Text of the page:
Hello Reader Friends,
We all have (especially the female readers) share a very special bond with our mothers. This relationship is an evolving one and comes at par with the universal father-daughter camaraderie, which is blatantly endorsed with great pride. Interestingly, most of us girls become friends with our mothers when we experience motherhood as opposed to father-daughter bond. Physically, mentally, and emotionally, we daughters are so different than out fathers but yet they are our benchmark (largely).
It is a generation thing that I do not have any such memory of sitting with my mother in childhood and discussing about my fights with my friends, issues at school, or in general my understanding of life. Who cared? She had chores to do and then life was not so complicated because we ignored. As a result, our generation never spoke about what we felt! Or we had mastered the art of ignorance. Sometimes ignorance is a bliss but not always. And our generation would agree their personal flaws, setbacks, issues owing to the kind of upbringing we had. It was a fantastic childhood, gadget free and 'less was more'. But we could have a meaningful one.
Coming to the point, yesterday I had a heartfelt discussion with my daughter. It has become necessary to have a conversation with her since we live in a nuclear family, and grandparents are a video call away. I am glad that we spoke and she shared her thoughts. My daughter is very opinionated and raises her concerns. I like that the most about her. But she easily gets disheartened when things do not go as per her expectations. I cannot say about others but she does have a certain temper.
Temper: I explained to her that temper is acquired and not innate. When we were born, we were blessed with organs, blood, bones, feeling of hunger (baby cries when hungry), feeling of satisfaction (baby is quiet when fed), feeling of happiness (baby is happy when we blow raspberries). A newly born does not know anger. Then how do we get angry while we grow? If we were not gifted then we should not allow that feeling of 'anger' to be a part of our system. She understood but I hope she remembers and implements it. Temper is bad and unnecessary. A person with temper will always be left alone. Why would someone spend time with him, no matter how rich, intelligent, he is!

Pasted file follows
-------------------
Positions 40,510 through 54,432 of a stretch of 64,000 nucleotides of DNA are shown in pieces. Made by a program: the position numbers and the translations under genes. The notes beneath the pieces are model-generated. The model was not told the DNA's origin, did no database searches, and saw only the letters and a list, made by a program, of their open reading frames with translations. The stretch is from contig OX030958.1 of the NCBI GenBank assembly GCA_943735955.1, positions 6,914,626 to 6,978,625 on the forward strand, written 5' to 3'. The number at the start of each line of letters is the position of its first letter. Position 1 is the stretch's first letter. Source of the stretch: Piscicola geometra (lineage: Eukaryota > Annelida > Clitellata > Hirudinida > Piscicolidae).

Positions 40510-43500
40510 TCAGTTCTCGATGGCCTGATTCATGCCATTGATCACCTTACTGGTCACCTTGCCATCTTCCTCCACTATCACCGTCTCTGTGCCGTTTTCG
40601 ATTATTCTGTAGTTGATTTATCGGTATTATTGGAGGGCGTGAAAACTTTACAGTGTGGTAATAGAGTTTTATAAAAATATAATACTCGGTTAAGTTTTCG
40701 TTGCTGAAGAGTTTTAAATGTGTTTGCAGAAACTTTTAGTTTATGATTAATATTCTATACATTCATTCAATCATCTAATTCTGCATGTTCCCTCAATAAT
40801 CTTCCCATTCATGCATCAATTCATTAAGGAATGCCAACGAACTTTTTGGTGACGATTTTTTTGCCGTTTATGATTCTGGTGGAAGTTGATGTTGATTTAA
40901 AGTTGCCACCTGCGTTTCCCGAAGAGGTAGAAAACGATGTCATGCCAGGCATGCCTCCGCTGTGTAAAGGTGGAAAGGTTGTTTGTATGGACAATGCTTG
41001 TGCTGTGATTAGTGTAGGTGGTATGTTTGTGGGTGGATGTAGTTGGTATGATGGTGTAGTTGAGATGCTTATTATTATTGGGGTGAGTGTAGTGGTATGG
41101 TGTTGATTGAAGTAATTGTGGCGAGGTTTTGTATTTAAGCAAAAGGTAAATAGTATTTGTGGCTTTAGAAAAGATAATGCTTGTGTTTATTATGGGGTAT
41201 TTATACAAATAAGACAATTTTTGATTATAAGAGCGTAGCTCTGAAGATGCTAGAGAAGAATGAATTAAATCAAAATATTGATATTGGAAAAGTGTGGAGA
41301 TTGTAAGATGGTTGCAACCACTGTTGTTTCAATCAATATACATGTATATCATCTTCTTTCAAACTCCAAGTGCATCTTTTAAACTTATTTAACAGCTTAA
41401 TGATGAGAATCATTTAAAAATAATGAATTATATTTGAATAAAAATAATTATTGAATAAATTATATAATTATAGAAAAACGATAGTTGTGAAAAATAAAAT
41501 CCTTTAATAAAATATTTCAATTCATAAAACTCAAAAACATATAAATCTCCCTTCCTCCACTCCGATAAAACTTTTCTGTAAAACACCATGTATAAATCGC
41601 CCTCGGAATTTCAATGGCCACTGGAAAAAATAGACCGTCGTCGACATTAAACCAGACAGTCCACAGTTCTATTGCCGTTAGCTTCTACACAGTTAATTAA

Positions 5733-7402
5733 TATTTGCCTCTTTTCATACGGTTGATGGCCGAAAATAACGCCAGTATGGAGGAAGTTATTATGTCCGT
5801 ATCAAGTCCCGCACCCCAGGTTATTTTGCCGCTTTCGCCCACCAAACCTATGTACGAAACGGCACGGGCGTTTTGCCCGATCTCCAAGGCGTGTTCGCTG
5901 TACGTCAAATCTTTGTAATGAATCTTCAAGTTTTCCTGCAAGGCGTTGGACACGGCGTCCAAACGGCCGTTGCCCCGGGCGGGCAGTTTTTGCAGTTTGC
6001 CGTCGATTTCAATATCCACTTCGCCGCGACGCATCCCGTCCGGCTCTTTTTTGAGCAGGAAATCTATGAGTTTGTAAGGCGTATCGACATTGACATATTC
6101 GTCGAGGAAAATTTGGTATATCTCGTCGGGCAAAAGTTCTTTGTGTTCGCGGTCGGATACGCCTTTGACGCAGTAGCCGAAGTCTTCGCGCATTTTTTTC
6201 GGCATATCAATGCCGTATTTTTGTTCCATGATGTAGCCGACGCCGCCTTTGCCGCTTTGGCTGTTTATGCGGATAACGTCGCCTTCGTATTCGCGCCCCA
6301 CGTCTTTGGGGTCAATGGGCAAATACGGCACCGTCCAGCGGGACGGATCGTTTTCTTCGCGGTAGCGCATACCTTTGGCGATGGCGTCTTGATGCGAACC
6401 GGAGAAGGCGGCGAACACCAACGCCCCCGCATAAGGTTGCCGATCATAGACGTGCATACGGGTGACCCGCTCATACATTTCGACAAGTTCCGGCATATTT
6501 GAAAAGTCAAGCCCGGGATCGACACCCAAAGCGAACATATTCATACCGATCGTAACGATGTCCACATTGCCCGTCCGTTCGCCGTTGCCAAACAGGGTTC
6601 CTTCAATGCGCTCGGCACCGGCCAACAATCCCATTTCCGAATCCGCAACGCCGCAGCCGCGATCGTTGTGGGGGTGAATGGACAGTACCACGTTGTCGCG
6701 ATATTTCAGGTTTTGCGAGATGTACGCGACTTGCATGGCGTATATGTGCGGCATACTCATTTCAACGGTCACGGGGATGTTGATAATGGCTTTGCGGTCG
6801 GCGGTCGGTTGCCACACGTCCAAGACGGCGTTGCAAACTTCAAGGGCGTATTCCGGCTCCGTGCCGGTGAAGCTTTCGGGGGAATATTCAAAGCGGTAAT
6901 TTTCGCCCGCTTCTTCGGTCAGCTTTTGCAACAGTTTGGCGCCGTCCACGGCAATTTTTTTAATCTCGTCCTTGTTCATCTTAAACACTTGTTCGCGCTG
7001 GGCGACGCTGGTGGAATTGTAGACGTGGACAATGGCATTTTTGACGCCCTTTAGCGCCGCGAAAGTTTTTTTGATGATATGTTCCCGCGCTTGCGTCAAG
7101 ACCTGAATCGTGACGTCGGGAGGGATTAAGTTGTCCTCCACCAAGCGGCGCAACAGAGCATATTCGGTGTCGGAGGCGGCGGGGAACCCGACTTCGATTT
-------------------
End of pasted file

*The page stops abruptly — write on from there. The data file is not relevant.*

Gratitude: We spoke of gratitude. While kids today have access to almost everything they want, and we as parents make sure to provide them beyond their needs. Our generation of kids got things way below our needs that is just the opposite! We also get angry and disappointed when we are not grateful. So rather than saying 'why I do not have this?' be grateful for 'whatever I have.' Then she replied, 'With this sort of feeling I will never become successful. She said if I will be happy with little success then I will stop working and I will not get more success'. She is correct. But then a lot of what we achieve in our life is due to discipline and consistency. We must first celebrate the little success, be grateful and work on it to make it a big success. She nodded, it appealed her.
Stop pleasing: This happens a lot with children. While they are innocent and resilient but they are sensitive too. When all those differences with friends happen and they want to hold on to their friends, however wrong the friends are, the child tries to fit-in. The trait of pleasing creeps in. Though my daughter is known for her bluntness but she does see her other friends being popular because they can please others. I told her that it works for them but not for you. You should never please anyone just be in their friends list. You are what you are. Be humble, polite, nice and kind, but do not please anyone.
It took me years to understand this, to learn to appreciate my gifts, and I am sharing that very early on with her. Eventually we all have our journeys but the learnings are important. There is a difference between journey in a Benz and a normal basic model second hand car. The good parents, who set a dialogue are like a Benz car. They will make the child's journey, a happy one.
You only get experience when you do not get what you want - Randy Pausch.
And sharing that experience is only right.
At last, for all this 'gyaan', she hugged me and said, 'I love you Aai because you respect me, and understand me better.' We both slept well.